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Night of Learning offers smorgasbord of topics
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Night of Learning offers smorgasbord of topics

From astrology to adoption, genealogy to Jewish ‘hotspots’

Scott Lazar is cochairing the 10th Annual Leil Iyun with Stacie Friedman.
Scott Lazar is cochairing the 10th Annual Leil Iyun with Stacie Friedman.

For those who love learning something new and enjoy the warm tummel of a community get-together, Leil Iyun — the Night of Jewish Learning — at the Wilf Jewish Community Campus has become an annual treat.

This year’s, on Saturday, Jan. 9 — the 10th time the Jewish Federation of Central New Jersey has held the event — will offer a range of subjects more varied than ever. Each of the two 50-minute sessions will present a choice of 13 topics. They vary from Torah and the environment, to eating disorders in the Jewish community, b’nei mitzva for children with special needs, Jewish “hotspots” around the world, astrology in the Torah and Talmud, little-known Jewish customs, and Jewish adoption.

Some are repeated in the second session, but many people will be reiterating the complaint from previous years — that they wanted to be in five classes at a time.

Scott Lazar, who is cochairing the event with Stacie Friedman, said, “We’ve tried to vary the offerings and make things even more intriguing than they usually are. This is not only a great opportunity for our community to congregate and learn but also just to congregate as a community, regardless of our particular branch of Judaism.

“We hope our offerings will resonate with the entire Jewish community and underline our commonalities and joint interests.”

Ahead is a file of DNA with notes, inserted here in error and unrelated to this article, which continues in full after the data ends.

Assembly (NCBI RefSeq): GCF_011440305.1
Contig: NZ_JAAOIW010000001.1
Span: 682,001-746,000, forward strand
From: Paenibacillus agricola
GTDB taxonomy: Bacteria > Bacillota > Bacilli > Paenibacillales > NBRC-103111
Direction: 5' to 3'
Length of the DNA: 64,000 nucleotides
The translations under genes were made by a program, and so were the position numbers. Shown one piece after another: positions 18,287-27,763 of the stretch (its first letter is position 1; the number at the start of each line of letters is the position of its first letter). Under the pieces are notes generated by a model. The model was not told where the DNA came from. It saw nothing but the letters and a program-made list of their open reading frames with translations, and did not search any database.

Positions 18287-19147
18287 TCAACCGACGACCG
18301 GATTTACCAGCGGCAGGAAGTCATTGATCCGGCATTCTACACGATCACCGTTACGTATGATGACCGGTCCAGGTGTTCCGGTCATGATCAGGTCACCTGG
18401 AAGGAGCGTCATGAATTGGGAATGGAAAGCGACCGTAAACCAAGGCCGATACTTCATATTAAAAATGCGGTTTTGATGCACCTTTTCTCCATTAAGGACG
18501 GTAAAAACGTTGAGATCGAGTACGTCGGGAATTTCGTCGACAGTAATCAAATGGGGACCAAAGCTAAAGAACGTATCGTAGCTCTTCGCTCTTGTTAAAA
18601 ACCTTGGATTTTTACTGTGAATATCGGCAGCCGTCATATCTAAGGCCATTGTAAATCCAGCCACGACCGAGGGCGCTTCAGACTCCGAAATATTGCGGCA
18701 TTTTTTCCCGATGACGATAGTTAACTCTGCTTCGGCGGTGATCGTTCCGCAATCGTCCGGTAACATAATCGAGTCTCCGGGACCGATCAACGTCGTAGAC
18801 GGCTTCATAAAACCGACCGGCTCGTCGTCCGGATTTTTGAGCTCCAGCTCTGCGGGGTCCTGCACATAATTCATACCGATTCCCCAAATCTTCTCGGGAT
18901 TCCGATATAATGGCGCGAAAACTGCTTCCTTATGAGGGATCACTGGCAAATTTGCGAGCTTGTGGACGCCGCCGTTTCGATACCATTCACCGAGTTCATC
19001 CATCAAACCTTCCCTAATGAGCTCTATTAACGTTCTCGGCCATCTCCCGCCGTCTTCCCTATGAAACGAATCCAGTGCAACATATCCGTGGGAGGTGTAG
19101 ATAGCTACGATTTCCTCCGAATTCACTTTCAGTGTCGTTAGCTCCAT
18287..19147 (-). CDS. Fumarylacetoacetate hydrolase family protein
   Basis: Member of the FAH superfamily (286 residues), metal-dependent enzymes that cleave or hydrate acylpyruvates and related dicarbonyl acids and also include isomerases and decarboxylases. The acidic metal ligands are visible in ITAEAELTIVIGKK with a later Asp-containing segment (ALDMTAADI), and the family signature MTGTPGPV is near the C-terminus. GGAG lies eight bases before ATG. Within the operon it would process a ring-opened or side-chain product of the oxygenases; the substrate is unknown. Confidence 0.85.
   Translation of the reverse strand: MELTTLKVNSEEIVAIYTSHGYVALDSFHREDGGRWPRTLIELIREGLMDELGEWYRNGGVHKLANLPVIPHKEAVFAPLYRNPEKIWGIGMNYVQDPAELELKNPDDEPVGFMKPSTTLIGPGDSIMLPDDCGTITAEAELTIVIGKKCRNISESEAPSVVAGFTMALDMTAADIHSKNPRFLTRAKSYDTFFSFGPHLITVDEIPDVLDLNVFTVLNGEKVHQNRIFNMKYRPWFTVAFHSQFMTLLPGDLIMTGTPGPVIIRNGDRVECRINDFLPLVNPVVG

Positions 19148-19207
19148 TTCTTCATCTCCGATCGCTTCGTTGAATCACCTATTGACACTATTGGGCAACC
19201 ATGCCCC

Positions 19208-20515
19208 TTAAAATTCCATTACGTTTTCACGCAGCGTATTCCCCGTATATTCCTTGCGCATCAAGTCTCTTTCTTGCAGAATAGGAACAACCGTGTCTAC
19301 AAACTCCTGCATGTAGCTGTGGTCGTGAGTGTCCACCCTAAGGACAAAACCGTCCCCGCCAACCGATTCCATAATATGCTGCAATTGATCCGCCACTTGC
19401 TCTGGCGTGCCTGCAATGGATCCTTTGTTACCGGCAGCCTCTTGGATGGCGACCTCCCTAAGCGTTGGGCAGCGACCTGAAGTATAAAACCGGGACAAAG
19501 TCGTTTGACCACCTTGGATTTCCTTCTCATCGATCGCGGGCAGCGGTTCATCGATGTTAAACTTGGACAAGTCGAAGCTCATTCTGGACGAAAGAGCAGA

The speakers — some new, others who have participated many times before — are rabbis, teachers, and other leaders from the Central area and from further afield.

Susie Meyersdorf, a teacher at Congregation Beth Israel in Scotch Plains and at Yeshiva Beis Hillel of Passaic, has spoken at Leil Iyun a number of times. This year, she chose as her topic: “How to respond to the claim that the Jews stole ‘their’ land.” Asked why, she said, “Though this topic is always on my mind, what spurred me to discuss it now is that two of my children made aliya in August 2008. My daughter lives in Jerusalem and is the program director for the Association of Americans and Canadians in Israel; my son is on active duty in the Golani Brigade. My heart is in Israel.”

She said Jews of all ages need answers at their fingertips. “With anti-Semitism rampant, either in its own right or under the guise of anti-Zionism, Jews (including my seventh-graders at CBI who will be in college in a few years) should be able to confidently state why Israel is ours,” she said.

Among the new speakers this year is Dr. Stephen Cohen, a founding member of the Genealogy Club at Beth-El Synagogue in East Windsor. He describes his talk on Jewish Genealogy as “a ‘yes, you CAN do this at home’ talk, based on my own research as an example of how to go about it.”

He will talk about objects in the home — like yarmulkes, birth certificates, wedding invitations, photographs — and items on the Internet, such as emigration and census records and newspaper articles — that can be used. “Then I will discuss some ‘logic-based’ methods I used to link my family with a distant cousin in Israel.”

Jackie Lieberman, a Scotch Plains-based food writer whose work is published in national magazines and local newspapers and on websites, will offer “Everything You Always Wanted to Know about Jewish Foods of the Mediterranean: a Cooking and Eating Class.”

She said, “Many of us have one idea of what Jewish food is, and that’s usually what your grandmother made. Maybe you loved it. Maybe it was high in cholesterol. Maybe your bubbe wasn’t much of a cook. I want to open people’s eyes and change their perceptions of Jewish cooking.”

Linda Poleyeff, the federation’s director of Jewish education, said that to save money this year, rather than printing the large brochure issued in past years, a promotional postcard was sent out and the full program has been posted on the federation website and printed on its pages in NJ Jewish News.

Poleyeff said it proved easy to line up the extraordinary range of speakers. “People have been eager to volunteer their time,” she said. “They really want to encourage people from different parts of the community to learn together.”

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